Quotes for consulting: it’s all in the context

In writing a short guide on buying consulting services, Thinking of buying consultancy, two quotes about the process cropped up.

The first quote was “nobody ever got fired for buying IBM” (or nowadays Microsoft or Google). This of course has been the bugbear of SMEs in the IT industry or elsewhere (choose the relevant brand leader) since the 1980s. The track record and scale of the larger established companies make it appear that the smaller company is a riskier proposition and this outweighs lower costs or other benefits.

But the SME can be a risk worth taking in the right sort of project, either because the track record and scale of the larger firms is irrelevant, or the nature of the project is such that that gains (lower costs or greater innovation) should outweigh the possible losses (the risks and uncertainty). However, in most aspects of their lives, people will choose options that are framed in terms of avoiding loss rather than the possibility of gain – even though the odds of a positive outcome are equal. This creates a considerable hurdle for an SME.

Does this mean it is all down to the buyer? This question leads to the second quote that cropped up: “Here is an infallible rule: a prince who is not himself wise cannot be well advised…good advice, whomever it comes from, depends on the prince who seeks it, and not the shrewdness of the prince on good advice”. Attributed to Machiavelli, this seemed to me a good line for the advice to buyers.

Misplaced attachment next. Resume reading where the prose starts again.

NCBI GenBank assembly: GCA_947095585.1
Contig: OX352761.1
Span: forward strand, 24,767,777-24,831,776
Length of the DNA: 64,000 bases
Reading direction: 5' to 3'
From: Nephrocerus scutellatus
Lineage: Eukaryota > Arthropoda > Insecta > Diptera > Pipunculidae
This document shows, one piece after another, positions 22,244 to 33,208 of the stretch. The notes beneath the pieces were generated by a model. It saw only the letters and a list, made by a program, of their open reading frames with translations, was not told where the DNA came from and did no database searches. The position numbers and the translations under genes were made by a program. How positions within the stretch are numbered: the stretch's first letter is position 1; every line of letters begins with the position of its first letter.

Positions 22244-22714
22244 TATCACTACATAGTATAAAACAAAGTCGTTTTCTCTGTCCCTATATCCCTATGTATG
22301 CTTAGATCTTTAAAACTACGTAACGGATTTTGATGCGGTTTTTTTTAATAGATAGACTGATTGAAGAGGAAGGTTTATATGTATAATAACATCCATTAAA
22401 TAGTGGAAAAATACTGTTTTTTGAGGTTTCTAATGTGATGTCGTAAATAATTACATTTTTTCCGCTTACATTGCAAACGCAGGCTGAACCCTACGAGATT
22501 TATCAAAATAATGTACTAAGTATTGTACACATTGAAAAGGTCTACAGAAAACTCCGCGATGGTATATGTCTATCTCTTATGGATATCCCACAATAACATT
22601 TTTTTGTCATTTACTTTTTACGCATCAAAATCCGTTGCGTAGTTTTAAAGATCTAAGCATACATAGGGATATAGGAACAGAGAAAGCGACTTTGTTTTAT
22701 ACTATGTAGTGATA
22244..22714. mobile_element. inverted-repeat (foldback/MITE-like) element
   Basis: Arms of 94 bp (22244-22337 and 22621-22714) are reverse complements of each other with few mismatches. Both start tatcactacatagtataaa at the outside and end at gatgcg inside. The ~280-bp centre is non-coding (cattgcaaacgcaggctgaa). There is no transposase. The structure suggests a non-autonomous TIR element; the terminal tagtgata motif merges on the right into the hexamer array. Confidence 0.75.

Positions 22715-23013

There are though misattributions. Take for instance the popular “We trained hard, but it seemed that every time we were beginning to form up into teams we would be reorganised…we tend as a nation to meet any new situation by reorganising; and a wonderful method it can be for creating the illusion of progress while producing confusion, inefficiency and demoralisation.” This apparently is from Harpers Magazine in 1957 (referring to World War II), not from Petronius in Nero’s Rome 1900 years earlier.

Similarly, there is the familiar “There is hardly anything in the world that someone cannot make a little worse and sell a little cheaper, and the people who consider price alone are that person’s lawful prey.” This is attributed to John Ruskin, though the Ruskin Library at Lancaster University have said that there is no trace of it in his writings.

So, being of a sceptical cast of mind, I felt the need to check the context of the Machiavelli quote. No misattribution here: it is indeed from Machiavelli’s “The Prince”, Chapter XXIII, this translation being George Bull’s for Penguin Classics. The chapter overall is about “How flatterers should be shunned” and contains the assertion that “it is difficult not to fall victim to this plague”. All of this still seems sound 500 years after it was written.

Machiavelli also says that a prince “should be a constant questioner” – which ought to ensure that he only buys IBM when it’s going to make a difference. In assessing quotes for consultancy, as with assessing quotations about business, the provenance and the context is everything

Meet the author

Ian Bennett

Ian Bennett

Ian is an expert in change management, efficiency reviews, business cases and costing in the public sector. Ian has over 30 years of experience of working in the public sector, as a civil servant, an auditor and as a consultant, covering central and local government, defence,… Read more »